How do you build an enterprise talent cloud?

Building an enterprise talent cloud requires a strategic approach based on your organization's goals and objectives. You can start by defining the particular skills and expertise your projects require and then reach out to freelancers and contractors with these capabilities. Agencies specializing in the fields you need, like say, programmatic advertising or graphic design, can also help.

If you’re starting from scratch, your best bet is a top freelancer platform, like Worksome. These are tools that go beyond being a freelancer marketplace where you can engage professionals on a per-project basis. They are also fully-fledged and cloud-based software hubs that help you manage the whole process, from vetting and selecting a freelancer to having them submit work and then paying for their time in a safe and secure manner. These platforms provide features such as advanced search filters, talent ratings, and project management tools to streamline the sourcing process.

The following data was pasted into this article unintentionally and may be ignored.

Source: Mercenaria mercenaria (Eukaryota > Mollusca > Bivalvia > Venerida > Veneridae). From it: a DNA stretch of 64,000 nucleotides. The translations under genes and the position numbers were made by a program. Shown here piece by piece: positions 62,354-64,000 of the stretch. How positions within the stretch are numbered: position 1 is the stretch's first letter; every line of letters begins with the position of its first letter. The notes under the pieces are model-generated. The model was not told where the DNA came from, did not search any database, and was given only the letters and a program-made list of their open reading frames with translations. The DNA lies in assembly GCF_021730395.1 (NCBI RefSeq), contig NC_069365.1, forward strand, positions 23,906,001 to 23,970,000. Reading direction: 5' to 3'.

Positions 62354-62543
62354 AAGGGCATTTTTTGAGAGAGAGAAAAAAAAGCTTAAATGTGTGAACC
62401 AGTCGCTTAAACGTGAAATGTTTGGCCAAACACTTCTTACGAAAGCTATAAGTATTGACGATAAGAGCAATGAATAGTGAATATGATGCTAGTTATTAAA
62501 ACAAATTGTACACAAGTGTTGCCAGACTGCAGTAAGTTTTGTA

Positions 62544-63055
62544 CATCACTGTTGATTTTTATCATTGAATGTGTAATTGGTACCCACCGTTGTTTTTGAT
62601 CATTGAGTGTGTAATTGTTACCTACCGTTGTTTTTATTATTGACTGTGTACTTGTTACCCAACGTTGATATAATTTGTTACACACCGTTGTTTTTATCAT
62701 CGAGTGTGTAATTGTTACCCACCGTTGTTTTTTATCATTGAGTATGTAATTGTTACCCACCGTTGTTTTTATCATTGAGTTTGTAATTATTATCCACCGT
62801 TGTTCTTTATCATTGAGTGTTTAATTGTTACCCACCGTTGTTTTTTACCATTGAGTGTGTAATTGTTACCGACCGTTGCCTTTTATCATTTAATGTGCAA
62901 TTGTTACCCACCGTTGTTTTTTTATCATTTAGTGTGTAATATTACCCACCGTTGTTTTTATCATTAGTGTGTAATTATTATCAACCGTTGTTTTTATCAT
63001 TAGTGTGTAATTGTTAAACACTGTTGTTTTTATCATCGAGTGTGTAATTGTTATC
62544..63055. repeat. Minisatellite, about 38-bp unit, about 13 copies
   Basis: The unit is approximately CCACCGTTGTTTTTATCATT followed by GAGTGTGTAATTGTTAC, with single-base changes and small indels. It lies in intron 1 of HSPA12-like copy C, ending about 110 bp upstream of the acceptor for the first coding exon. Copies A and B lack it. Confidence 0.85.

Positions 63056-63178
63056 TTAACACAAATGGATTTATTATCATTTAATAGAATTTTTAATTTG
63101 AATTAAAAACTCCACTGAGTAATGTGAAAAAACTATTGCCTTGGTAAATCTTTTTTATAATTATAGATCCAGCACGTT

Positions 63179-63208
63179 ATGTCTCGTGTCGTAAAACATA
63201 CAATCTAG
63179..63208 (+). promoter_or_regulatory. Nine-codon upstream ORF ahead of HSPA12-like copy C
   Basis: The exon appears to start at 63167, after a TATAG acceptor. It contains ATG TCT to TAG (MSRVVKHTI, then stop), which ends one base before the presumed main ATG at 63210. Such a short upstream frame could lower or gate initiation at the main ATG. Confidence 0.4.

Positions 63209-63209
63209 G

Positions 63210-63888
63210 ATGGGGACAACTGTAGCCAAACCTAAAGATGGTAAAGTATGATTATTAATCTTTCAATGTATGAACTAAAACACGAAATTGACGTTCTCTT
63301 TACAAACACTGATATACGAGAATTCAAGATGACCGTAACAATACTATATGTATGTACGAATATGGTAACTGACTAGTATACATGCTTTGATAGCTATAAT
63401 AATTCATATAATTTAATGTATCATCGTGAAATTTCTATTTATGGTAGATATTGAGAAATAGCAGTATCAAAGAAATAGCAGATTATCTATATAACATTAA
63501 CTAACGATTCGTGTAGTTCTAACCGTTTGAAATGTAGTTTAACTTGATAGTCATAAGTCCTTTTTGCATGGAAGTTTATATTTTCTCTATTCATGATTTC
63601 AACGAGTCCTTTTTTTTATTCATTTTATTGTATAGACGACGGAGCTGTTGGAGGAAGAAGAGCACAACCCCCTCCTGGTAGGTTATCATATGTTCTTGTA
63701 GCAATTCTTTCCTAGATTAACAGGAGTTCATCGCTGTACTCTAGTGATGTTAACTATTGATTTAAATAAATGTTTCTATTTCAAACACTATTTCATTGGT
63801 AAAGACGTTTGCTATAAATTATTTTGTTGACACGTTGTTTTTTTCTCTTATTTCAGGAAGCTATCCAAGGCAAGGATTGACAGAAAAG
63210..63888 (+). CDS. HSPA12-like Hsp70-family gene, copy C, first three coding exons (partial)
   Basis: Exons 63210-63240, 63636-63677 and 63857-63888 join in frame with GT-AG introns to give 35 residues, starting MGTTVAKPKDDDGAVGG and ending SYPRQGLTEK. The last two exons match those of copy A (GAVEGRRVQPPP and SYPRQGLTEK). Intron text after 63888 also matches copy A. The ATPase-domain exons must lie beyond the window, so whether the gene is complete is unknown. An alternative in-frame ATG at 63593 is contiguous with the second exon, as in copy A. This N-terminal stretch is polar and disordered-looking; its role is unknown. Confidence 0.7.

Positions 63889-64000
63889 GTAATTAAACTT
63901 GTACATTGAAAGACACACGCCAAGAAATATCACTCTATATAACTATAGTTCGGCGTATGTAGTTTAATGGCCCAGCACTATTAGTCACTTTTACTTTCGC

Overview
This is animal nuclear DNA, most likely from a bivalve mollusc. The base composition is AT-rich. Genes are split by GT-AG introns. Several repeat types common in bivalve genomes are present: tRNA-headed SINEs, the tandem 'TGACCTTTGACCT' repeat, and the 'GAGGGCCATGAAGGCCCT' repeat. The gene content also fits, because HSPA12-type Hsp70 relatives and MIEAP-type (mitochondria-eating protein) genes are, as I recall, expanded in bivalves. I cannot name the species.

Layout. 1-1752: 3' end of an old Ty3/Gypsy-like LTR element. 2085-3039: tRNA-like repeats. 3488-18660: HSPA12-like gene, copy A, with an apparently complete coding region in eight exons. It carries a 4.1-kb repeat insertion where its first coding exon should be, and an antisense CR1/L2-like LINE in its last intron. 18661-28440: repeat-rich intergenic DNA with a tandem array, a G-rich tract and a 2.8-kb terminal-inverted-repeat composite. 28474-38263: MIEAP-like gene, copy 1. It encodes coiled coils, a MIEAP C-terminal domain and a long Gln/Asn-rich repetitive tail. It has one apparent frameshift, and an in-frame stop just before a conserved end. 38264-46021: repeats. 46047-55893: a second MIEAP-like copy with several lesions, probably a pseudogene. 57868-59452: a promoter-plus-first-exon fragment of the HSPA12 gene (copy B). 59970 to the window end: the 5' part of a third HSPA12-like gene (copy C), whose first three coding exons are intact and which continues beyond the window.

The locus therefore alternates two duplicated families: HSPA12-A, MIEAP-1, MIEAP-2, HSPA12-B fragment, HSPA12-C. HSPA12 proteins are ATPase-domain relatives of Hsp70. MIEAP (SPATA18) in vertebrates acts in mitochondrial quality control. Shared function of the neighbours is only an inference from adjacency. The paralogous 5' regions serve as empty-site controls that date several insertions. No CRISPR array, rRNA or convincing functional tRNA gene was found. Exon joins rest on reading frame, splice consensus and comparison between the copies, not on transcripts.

Once you have a tool in place and have chosen a freelancer or contractor, you need to create a structured onboarding process before assigning work. From the get-go, establish clear communication channels and expectations to foster collaboration and accountability within the talent network.

Regularly review and update your talent pool to ensure it remains dynamic and aligned with your evolving project needs. By actively managing and nurturing your enterprise talent cloud, you can create a valuable resource that drives innovation and success across your organization.

How do you source from a talent cloud? 

Candidate sourcing from a talent cloud involves leveraging the platform's features and capabilities to identify and engage with suitable candidates not just for a few projects— but perhaps for long-term work. In other words, once you feel comfortable with a particular freelancer and constantly go to them for recurring work, you can consider making them contractors or full-time members.